It’s that time of year again: tax time. Many things have changed in the past year, perhaps one of them being your employment status. If you’ve recently become a sole proprietor, you may be totally confused and overwhelmed by the prospect of filling out your taxes. However, dealing with taxes as a sole proprietor doesn’t have to be an anxiety-inducing process. Read on to learn everything you need to know about business accounting for sole proprietors and how you can get through this process without paying an arm and a leg.
What Is a Sole Proprietorship?
According to the U.S. Small Business Administration, a sole proprietorship is a type of business that is relatively easy to form and maintain. A sole proprietorship is an unincorporated business owned and operated by a single individual with no distinction between the business and the individual. Essentially, you are your business. As a result, you alone are entitled to all profits and are responsible for all debts, losses, and liabilities from the business.
This is the most common structure when it comes to starting a business because it doesn’t require any formal action to form. Instead, this status is automatically granted to you as long as you are the only owner. Although this business status is automatic, you still need to obtain all required licenses and permits to legally operate your business according to federal, state, and local regulations. Along the way, you may need legal assistance, so checking out our top formation service / registered agent service reviews should prove useful - Swyft Filings, BizFilings, SunDoc Filings, Inc Authority, or MyCorporation are some the best.
Benefits of Sole Proprietorships
Sole proprietorships are the most common business structure for new businesses for a reason -- they come with tons of benefits. For instance, sole proprietorships come with minimal costs and allow you to maximize your profit. Sole proprietorships also give you complete control over your business without involving other parties that may have conflicting opinions. Finally, sole proprietors enjoy lower tax rates when compared to other business structures and don’t require you to file separate business taxes. Instead, you only have to file individually and include any and all relevant information from your sole proprietorship.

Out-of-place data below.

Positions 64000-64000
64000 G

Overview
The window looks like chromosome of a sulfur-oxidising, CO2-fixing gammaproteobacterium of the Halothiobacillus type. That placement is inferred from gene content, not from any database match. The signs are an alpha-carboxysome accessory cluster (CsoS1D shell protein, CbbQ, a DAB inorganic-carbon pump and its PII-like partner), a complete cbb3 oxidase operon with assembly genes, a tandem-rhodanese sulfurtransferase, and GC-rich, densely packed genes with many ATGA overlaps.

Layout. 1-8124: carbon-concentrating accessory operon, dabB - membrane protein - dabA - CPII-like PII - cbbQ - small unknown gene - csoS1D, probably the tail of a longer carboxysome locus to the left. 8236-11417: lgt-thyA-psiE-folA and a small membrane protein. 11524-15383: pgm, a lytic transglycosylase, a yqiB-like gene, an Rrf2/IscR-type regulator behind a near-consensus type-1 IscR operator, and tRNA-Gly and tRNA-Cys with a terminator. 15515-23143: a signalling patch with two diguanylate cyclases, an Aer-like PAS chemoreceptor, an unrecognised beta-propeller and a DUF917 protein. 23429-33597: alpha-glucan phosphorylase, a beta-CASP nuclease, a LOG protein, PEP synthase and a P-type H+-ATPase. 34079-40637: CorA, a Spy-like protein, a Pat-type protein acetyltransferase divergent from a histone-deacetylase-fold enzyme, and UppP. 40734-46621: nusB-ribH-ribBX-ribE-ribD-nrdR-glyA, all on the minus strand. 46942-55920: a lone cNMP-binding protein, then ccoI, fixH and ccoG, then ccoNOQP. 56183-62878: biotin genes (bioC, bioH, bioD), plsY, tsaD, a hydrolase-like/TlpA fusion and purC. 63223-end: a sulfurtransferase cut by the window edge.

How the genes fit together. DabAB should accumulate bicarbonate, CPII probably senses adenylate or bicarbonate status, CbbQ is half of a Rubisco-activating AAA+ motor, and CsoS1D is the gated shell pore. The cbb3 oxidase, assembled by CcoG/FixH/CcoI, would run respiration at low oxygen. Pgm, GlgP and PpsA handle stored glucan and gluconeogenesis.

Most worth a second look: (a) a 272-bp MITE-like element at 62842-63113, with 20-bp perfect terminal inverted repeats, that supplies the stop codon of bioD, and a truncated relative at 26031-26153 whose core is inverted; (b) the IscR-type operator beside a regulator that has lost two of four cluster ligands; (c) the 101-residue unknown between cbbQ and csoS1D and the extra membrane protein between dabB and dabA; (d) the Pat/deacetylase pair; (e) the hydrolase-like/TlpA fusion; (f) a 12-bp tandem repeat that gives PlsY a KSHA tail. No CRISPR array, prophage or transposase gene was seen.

Different Required Taxes for Sole Proprietorships
Sole proprietors are required to pay federal income tax, state income tax (if applicable), self-employment tax, and sales tax (if applicable).
Potential Tax Deductions for Sole Proprietorships
After hearing about all the different taxes you have to pay as a sole proprietor, it’s understandable that you’re feeling pretty overwhelmed. Thankfully, there are tax deductions you can potentially use to lower the amount of taxes you have to pay. While there are countless deduction options out there that can depend on your type of business, there are some common ones to look out for as a sole proprietor.
Here are some potential tax deductions available for sole proprietorships:
How to File Taxes as a Sole Proprietor
Filing taxes as a sole proprietor is a simple and easy process since it’s included with your individual tax return. You will need to file a Schedule C form which covers profits and losses from a business. From there, you can consider your potential deductions and try to decrease the amount that you owe. However, it’s important to remember that you will be on the hook for this amount with the federal and state governments.
This can be a surprise to new sole proprietors who are used to their employers withholding estimated tax amounts throughout the year. As a sole proprietorship, nothing is withheld, so if you’re not careful, you could receive a huge unexpected tax bill come April. In order to avoid this from happening, you should estimate your taxes ahead of time and put money aside throughout the year to eventually pay your taxes.
Do Sole Proprietors Need Accountants to File Taxes?
If all of this information has left you totally confused and overwhelmed, you may want to consider hiring an accountant to handle your taxes for you. While hiring an accountant isn’t completely necessary, they may be able to help you maximize your deductions. Additionally, you should also remember that the cost of an accountant can be used as a deduction! In any case, be sure to maintain careful records to make the process easy -- whether you do it on your own or use an accountant.
Dealing with taxes as a sole proprietor can seem like a real headache, but it doesn’t have to be with proper research and planning. If you find that you need help along the way, you can always consult with an accountant for professional assistance.